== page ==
c = 0.182772277 cal/g * C
What type of substance is it? it's not glass.
Do you have a chart of common substances and their specific heats? If not, I'm sure you could find one on the internet. If the specific heats listed are in different units use the conversion factor 4.184Joules/Calorie.
My table only has 0.18 for Glass. And I know is not glass.
actually it probably is given the general acceptance of the idea of approximate input giving apporximate output, which is is used as an excuse by lazy text book writers to give what they consider to be a "significant" number of digits. Basically except for those of us (like me) who are the most anal about precision .18 and .182772277 are the same.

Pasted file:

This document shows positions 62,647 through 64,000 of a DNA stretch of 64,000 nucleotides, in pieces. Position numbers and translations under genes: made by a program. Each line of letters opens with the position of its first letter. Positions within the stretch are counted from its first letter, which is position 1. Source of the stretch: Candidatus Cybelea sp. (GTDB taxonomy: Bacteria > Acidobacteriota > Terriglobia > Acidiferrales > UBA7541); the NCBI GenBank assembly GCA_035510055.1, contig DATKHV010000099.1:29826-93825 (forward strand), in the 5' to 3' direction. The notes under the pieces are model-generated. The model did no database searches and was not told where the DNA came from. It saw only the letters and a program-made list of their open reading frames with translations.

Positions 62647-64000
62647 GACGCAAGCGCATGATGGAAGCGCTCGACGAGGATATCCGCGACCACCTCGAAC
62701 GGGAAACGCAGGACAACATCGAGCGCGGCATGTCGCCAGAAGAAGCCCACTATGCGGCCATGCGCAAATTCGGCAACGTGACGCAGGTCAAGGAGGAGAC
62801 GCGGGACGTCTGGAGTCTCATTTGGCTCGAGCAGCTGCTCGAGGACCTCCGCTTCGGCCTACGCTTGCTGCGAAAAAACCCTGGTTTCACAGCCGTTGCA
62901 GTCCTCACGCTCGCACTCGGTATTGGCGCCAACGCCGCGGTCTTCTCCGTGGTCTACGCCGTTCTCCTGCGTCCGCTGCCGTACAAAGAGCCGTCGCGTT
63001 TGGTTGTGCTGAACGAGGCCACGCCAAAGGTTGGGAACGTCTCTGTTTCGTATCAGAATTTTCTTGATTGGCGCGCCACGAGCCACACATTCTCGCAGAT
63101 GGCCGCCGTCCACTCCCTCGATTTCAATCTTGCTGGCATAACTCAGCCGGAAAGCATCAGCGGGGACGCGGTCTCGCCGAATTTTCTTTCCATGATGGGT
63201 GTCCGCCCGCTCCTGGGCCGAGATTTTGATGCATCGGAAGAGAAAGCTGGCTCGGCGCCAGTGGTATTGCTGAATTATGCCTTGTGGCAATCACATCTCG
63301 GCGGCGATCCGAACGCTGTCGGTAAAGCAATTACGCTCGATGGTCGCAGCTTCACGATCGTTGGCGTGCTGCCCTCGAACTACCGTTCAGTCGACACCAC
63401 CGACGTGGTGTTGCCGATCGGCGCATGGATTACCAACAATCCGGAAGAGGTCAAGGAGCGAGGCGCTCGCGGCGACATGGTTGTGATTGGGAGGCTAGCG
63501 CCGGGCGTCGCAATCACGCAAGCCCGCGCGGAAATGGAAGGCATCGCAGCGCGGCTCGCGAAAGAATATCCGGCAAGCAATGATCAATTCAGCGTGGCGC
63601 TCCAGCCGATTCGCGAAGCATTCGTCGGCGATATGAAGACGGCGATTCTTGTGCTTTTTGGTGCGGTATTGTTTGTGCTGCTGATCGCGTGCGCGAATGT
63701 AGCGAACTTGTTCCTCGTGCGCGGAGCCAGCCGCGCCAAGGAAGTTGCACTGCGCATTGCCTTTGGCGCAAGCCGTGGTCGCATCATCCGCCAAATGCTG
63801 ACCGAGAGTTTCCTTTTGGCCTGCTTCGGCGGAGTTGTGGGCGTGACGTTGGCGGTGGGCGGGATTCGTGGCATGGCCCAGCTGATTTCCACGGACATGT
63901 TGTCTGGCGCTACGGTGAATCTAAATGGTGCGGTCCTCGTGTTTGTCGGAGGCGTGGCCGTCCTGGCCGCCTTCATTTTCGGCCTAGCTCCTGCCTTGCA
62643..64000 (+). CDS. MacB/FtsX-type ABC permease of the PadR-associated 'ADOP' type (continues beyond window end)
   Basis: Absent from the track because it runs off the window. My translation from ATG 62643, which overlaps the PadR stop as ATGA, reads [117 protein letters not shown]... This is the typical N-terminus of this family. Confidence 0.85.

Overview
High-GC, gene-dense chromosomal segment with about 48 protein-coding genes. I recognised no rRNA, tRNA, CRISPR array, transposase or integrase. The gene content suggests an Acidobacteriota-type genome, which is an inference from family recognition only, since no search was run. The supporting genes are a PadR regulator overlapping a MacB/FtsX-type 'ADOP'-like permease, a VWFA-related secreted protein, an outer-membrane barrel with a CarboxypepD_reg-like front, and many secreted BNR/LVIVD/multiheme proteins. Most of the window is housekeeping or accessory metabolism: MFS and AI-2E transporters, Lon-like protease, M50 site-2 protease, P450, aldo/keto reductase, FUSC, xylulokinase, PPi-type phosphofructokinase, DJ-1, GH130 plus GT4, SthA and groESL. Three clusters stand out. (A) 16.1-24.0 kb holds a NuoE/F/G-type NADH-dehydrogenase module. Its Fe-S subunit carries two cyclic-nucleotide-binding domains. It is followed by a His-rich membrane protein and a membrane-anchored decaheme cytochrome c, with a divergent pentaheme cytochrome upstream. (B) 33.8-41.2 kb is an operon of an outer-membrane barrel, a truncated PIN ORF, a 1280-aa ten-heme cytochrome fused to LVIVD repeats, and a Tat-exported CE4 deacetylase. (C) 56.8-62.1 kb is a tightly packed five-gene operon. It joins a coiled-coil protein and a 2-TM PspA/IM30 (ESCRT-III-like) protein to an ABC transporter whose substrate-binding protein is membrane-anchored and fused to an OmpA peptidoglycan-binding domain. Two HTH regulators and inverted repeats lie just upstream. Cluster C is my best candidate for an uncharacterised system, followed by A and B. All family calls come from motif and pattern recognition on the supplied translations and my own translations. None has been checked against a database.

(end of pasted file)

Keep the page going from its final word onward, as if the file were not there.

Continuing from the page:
A good table of such values will display the uncertianity in the given values. To use digits beyond the given known errors is to introduce garbage in your calculations. If a number is given to 2 or 3 digits, simply assume that the error is .5 of the first unspecified digit.
Any experimentally computed value should include an error analysis of the measurements required to complete the computation.
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